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Ole OLSEN (1850-1927)
Asgaardsreien - symphonic tone-picture op.10 (1878) [11:16]
Symphony in G op.5 (1878) [39:43]
Suite for string orchestra, Op.60 (1890) [17:15]
Latvian National Symphony Orchestra/Terje Mikkelsen
rec. Reforma Baznika Riga, Latvia, 28-29 July 2009
STERLING CDS1086-2 SACD [68:31]

This all-Olsen disc bumps up against a BIS hybrid SACD (review). Although the Sterling is also a hybrid SACD, it's not entirely a case of like-for-like. Both discs present Olsen's Symphony and Asgaardsreien. The difference is that Sterling's coupling is the latish Suite for string orchestra while the Bis has Olsen's Trombone Concerto.

Asgaardsreien (The Ride of Asgaard) is like an apocalyptic Rouet d'Omphale or a ramblingly varied Ride of the Valkyries. The wild-eyed facade slips once or twice, making room for the sort of cool pastoral associated with Grieg's Holberg. Olsen's sole Symphony has a first movement in the form of an affably bustling Allegro maestoso; think in terms of Beethoven's Pastoral. An amiably fly-away Allegro makes way for a sentimental Andante with a melody that moves between anthem and what sounds at first like middle-eastern exotic of the sort embraced in Godard's symphonies. Unusually the finale is another Andante, here marked 'quasi adagio', but with Allegro episodes and a final bacchanal. This is a good-natured symphony which would keep suitable company alongside the symphonies of Mhul. Bizet and early Saint-Sans. The Suite for string orchestra owes its substance to the composer's 1890 incidental music for Johan Nordahl Brun Rolfsen's comedy Svein Urd. There are seven movements which include a pensive moonlit Song, a delicate Sibelian Northern Lights and Ice Field, Spring and Dream (both Grieg-like), a skittering and vigorous Among the Gypsies, a Gynt-inflected country-dance in Dwarves and Elves and a final smiling Sunset. In the fifty opus numbers and twelve years that separate the Suite from the other two works Olsen clearly gained plangent depth and individuality.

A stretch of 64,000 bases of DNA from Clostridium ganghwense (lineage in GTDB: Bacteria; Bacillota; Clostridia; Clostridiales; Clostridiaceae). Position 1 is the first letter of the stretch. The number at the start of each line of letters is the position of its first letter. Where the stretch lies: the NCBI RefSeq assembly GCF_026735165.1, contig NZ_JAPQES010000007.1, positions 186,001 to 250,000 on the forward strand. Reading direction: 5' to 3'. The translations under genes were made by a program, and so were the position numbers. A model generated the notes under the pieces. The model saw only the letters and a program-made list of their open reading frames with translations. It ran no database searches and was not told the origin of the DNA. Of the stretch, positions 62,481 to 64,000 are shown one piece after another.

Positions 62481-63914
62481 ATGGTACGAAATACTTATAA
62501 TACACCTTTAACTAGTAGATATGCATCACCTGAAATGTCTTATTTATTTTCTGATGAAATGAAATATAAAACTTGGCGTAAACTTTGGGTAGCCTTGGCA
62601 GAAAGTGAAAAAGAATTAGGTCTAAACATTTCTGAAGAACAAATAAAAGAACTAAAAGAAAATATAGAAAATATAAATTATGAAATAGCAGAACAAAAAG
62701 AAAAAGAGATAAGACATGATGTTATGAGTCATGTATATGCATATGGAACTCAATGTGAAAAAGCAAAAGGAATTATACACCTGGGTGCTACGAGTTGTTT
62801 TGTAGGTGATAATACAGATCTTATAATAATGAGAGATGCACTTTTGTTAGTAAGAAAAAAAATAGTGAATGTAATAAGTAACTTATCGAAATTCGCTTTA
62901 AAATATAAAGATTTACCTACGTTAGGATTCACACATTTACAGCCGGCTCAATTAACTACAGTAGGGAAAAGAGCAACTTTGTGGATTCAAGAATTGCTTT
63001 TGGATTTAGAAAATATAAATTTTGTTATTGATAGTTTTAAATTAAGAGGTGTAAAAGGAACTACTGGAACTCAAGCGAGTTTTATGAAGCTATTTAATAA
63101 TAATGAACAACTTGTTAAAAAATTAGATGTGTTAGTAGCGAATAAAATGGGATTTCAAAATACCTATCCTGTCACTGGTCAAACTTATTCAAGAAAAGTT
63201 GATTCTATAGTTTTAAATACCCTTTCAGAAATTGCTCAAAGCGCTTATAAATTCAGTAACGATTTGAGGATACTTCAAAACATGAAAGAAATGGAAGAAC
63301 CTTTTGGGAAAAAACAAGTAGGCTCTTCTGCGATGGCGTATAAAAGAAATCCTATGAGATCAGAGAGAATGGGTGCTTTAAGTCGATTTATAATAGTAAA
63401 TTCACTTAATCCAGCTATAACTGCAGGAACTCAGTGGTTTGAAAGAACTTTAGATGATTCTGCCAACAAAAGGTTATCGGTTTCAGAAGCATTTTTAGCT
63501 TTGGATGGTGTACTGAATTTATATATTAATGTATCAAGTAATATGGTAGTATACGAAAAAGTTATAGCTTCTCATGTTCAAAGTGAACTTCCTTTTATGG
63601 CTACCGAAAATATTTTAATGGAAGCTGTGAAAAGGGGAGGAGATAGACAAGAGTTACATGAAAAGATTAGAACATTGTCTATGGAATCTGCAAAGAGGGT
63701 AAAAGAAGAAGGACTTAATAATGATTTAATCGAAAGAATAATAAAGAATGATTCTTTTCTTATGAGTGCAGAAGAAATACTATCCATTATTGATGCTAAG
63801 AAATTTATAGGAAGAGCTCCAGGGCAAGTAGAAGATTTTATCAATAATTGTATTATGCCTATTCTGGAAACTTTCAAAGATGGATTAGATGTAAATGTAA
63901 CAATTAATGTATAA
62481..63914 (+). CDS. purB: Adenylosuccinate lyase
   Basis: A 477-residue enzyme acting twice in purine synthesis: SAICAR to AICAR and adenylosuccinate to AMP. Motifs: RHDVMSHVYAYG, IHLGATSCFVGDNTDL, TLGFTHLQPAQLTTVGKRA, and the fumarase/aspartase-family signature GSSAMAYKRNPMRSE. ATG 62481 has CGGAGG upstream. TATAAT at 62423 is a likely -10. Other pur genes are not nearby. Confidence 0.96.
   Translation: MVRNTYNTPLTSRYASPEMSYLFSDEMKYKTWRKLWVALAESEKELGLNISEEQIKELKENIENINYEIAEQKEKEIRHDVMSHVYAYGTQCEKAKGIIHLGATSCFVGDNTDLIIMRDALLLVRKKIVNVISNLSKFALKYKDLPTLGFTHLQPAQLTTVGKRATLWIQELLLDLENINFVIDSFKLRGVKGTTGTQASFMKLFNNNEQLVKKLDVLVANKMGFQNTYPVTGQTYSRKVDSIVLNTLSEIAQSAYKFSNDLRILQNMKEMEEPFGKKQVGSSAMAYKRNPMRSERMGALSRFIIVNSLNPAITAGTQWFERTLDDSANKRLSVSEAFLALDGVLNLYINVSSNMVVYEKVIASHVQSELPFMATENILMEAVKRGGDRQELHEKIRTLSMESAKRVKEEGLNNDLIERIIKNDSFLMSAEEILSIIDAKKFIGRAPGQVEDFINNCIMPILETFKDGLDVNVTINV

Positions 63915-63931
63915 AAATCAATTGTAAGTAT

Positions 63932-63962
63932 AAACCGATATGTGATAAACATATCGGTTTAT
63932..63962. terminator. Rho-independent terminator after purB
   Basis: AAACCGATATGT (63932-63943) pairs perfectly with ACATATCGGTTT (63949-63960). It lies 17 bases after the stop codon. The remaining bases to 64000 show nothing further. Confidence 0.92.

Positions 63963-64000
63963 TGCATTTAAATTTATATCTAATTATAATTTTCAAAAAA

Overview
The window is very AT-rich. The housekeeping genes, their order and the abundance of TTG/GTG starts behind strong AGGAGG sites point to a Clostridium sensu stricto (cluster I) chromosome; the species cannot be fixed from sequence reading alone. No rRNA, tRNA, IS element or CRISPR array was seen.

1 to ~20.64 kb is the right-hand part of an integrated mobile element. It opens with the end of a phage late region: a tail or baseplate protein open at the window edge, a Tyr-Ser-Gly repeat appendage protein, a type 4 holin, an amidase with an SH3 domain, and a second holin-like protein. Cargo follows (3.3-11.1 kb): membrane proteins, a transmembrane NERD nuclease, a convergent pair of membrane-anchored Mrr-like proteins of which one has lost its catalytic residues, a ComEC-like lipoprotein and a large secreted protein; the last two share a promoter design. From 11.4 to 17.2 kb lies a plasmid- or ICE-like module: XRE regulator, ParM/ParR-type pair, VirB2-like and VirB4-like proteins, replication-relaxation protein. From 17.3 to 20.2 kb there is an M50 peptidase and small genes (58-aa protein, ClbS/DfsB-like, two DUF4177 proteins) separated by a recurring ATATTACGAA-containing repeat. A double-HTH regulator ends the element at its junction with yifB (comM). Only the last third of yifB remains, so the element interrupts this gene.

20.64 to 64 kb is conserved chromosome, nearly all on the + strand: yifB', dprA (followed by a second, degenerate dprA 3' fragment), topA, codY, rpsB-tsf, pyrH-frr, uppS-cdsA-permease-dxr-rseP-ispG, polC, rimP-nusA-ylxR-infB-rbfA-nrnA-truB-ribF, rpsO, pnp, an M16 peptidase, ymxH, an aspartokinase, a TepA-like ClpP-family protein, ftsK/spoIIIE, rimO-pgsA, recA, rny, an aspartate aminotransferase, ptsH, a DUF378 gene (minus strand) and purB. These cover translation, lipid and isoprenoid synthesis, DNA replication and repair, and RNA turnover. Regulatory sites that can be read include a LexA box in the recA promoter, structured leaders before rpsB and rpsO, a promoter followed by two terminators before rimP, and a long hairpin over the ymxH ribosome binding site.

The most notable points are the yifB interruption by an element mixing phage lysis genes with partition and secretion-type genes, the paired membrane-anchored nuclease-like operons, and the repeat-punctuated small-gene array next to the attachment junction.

Mikkelsen and his Latvian orchestra seem confident and well up the tasks sets by Olsen. The programme is recorded in a warm space, delivering an open sound that caresses the ear. As for the fulsome liner-notes they are by Audun Jonassen. They are given in English and Swedish. It's a shame to have to choose but two things swing in favour of the Sterling: the capacious and warm acoustic and the often striking Suite.

Rob Barnett


 

 




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